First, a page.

One month after the tragic death of Goshen College Biology Professor, James Miller, the Goshen College community gathered once again in his honor. On Monday morning, students and community members alike came together, not to mourn the loss of the beloved professor, but to celebrate his life and the impact Miller had on Goshen College.

President Jim Brenneman opened the special convocation by lighting a candle, symbolizing that “light overcomes darkness and life overcomes death,” Brenneman said in his opening statement.

Ryan Sensenig, Chair of the Biology Department, spoke of the traits Dr. Miller brought to his department and to Goshen College as a whole. Sensenig described his colleague's love for teaching, his passion for physiological research and his relentless search for truth.

"Today is not so much about saying good-bye," said Sensenig, "It's about honoring the parts of Doctor Jim Miller that we will take with us."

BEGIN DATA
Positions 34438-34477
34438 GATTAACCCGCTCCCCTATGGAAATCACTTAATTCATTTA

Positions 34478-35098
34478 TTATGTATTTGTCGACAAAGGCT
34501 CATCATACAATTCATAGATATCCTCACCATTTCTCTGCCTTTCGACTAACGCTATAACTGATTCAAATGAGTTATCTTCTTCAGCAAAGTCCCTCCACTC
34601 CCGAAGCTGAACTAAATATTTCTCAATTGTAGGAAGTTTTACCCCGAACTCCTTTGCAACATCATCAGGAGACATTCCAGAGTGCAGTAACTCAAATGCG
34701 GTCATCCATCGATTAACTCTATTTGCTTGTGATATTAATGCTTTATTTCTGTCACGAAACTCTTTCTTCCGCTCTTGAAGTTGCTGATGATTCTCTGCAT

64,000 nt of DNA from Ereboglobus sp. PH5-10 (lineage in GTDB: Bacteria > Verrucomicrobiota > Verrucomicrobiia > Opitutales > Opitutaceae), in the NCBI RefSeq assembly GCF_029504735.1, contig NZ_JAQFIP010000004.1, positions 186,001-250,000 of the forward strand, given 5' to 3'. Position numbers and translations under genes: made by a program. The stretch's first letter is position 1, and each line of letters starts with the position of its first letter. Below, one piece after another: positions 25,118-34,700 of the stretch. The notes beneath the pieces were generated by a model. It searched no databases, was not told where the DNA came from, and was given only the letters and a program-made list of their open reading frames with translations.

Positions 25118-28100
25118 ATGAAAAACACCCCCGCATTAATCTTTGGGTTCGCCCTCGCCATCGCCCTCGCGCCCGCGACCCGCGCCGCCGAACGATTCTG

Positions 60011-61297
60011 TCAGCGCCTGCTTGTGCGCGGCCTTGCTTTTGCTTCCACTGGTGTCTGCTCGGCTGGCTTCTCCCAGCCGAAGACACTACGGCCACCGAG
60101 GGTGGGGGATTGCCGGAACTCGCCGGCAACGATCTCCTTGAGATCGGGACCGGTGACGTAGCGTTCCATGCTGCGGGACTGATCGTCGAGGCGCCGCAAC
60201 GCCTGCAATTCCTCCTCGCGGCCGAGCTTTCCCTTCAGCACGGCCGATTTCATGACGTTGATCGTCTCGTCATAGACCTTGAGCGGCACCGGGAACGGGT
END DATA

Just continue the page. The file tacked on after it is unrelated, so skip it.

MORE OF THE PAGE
Dr. Richard Manalis, a friend and colleague of Miller for 13 years, shared Miller's focus on truth. “We were both interested in the truth, it was like artists pursuing truth, beauty, perfection,” Manalis said of his relationship with Dr. Miller, “I will do my best to pursue goals in his memory.”

Kristen Martin, Laura Kraybill, Indigo Miller, and Daniel Driver – all students of Dr. Miller - shared memories of the professor who had influenced their college career so significantly.

"Jim inspired me to see the big picture,” Indigo Miller, a senior nursing student, said, “while noticing the beauty of God's creation."

The community also had a chance to hear from Dr. Miller's wife, Linda Miller. Her address - entitled “What Jim Would Have Said” - described issues at Goshen College her husband felt strongly about: alcohol consumption, honesty, integrity and cheating.

"The time to live with honesty and integrity is now," Linda Miller said, "I challenge you to do everything with integrity."

As the Goshen College community presses through this hard time, the celebration of a life well-lived continues and the memories of Dr. Miller's impact on our campus remain.